From the first page of The Hunger Games to the end of Mockingjay, the one thing, the one character that kept me reading was Peeta. I liked Katniss alright, but she wasn't what drew me into the series. Katniss, like many reviews are saying, was a pawn in this awful war. In the first 2 books she acted against the 'control'. She rebelled--which is WHY so many people looked up to her. Which is why they wanted her face to be the seal of their rebellion. It made sense. But here's where I feel Ms. Coillins made a grave mistake in Mockingjay...she eliminated the 'goodness' that had motivated Katniss to move forward even when she didn't want to during the games from her life.

True, this whole series has been about fighting oppression and power. About fighting against a government set out to only make their own lives better, and I felt the first 2 books did that nicely. They were so dark, so horrifying, but inside all of that horror there was a spark of light, of sunshine, and that spark was Peeta and Prim--but mostly Peeta since he was there with her to remind her time and time again the type of goodness that was there to save.

Peeta represented true goodness, love, compassion. He was what kept Katniss from falling over the edge into total darkness. He was her rock, her friend, and no matter how confused she felt--she loved him, even if she didn't know it yet. The failure in Mockingjay was that, Ms.
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1,344 of 1,569 people found the following review helpful
5.0 out of 5 stars The detractors of this book wanted a fairytale September 13, 2010
To start I am a 47 year old Veteran.
I have read a lot of the bad reviews for this last book and I see a theme running through them all. They didn't get their fairytale ending and the people they liked didn't end up the way they wanted. Well If you are looking for a fairytale read Harry Potter. If you want a realistic book on how war really is and how people will sacrifice themselves to save their country, then this is for you.
The love triangle between the three main characters resolves itself in the best way that I could see possible. The way each one would react to the horrors of war were obvious from book one. I don't want to include spoilers so Ill just say, read this with an expectation of a realistic portrayal of the characters and how the war would change them. The ending on a personal level, is not necessarily a happy one, but it is a realistic one. From a "Big Picture" perspective I think it was a happy ending. To expect that all of the main characters could live "Happily Ever After" after surviving what happened in all three books is unrealistic.
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405 of 484 people found the following review helpful
By A. Con

You know it is a very bad sign when you are reading a particularly gruesome scene in which a major character dies and your first reaction is not grief or horror but to wonder how Lionsgate is going to include that in the movie without losing the PG-13 rating. And then to wonder if Lionsgate had any clue how dramatically Suzanne Collins was going to derail what had, up until Mockingjay, been a remarkably inventive and engrossing series.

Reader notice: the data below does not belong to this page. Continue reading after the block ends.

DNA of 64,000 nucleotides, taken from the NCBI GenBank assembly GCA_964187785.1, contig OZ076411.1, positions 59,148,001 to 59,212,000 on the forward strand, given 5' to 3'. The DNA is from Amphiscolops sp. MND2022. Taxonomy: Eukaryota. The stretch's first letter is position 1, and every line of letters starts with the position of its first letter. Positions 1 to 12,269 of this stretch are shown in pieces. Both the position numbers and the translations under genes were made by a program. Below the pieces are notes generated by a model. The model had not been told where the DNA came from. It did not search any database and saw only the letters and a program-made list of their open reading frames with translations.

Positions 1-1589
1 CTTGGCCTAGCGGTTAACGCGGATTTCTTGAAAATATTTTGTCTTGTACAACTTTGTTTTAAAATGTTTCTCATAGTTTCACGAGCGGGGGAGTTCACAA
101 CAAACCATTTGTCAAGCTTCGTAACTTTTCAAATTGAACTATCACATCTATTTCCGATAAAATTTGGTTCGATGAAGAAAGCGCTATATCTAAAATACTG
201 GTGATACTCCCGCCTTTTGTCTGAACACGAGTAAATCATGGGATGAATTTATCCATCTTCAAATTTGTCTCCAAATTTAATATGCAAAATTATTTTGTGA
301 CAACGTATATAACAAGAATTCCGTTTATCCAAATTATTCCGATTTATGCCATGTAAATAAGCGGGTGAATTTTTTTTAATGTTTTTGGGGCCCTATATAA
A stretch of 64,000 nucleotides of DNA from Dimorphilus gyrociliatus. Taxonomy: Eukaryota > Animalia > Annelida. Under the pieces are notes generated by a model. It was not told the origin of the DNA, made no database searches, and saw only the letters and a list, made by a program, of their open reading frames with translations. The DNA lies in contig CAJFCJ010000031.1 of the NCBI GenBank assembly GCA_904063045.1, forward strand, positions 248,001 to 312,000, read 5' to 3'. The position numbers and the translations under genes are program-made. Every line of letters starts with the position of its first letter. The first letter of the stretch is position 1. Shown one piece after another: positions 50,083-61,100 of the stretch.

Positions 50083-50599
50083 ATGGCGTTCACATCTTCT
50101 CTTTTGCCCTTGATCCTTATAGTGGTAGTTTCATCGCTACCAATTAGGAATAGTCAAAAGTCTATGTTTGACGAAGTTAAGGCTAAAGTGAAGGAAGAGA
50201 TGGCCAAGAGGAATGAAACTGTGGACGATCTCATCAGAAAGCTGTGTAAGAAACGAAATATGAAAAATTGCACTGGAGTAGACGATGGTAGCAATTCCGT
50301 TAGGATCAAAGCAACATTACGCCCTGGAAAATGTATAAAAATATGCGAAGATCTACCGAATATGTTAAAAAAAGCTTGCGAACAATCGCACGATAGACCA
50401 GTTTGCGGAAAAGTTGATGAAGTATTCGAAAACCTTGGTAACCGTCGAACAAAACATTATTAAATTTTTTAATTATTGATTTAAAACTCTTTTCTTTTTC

Mockingjay was one of my most anticipated reads of the year. So far, it has been the biggest disappointment. It's not a bad book, but it could have been so, so much more if Suzanne Collins had managed to trust the intelligence of her readers, and allowed us to draw our own conclusions about war and its cost. I think most people would have gotten the point without being bludgeoned by it in such a heavy-handed and unbalanced way. I wrote the following paragraph in response to another review, and it sums up one of my major issues with Mockingjay:

"...Collins' intention was to show how compared to the realities of war, personal relationships don't matter. She sacrificed the major impact of her story to preach a self-evident message: War is Hell. No kidding. The true tragedy of war is its impact on real people, and real relationships, and unfortunately, there weren't any people who felt very real in Mockingjay. All the deaths would have mattered a lot more to me as a reader if the characters had been multi-dimensional. ... I can think of several places in the book where just a few more words or paragraphs would have shed a lot of light on the characters and their motivations, and would have made the losses that much more poignant or horrifying.
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Most Recent Customer Reviews
5.0 out of 5 stars Review
It was interesting and moved at a quick pace. I appreciated the fact that the games were finally at an end and the trials they endured were over but not tucked neatly away like an... Read more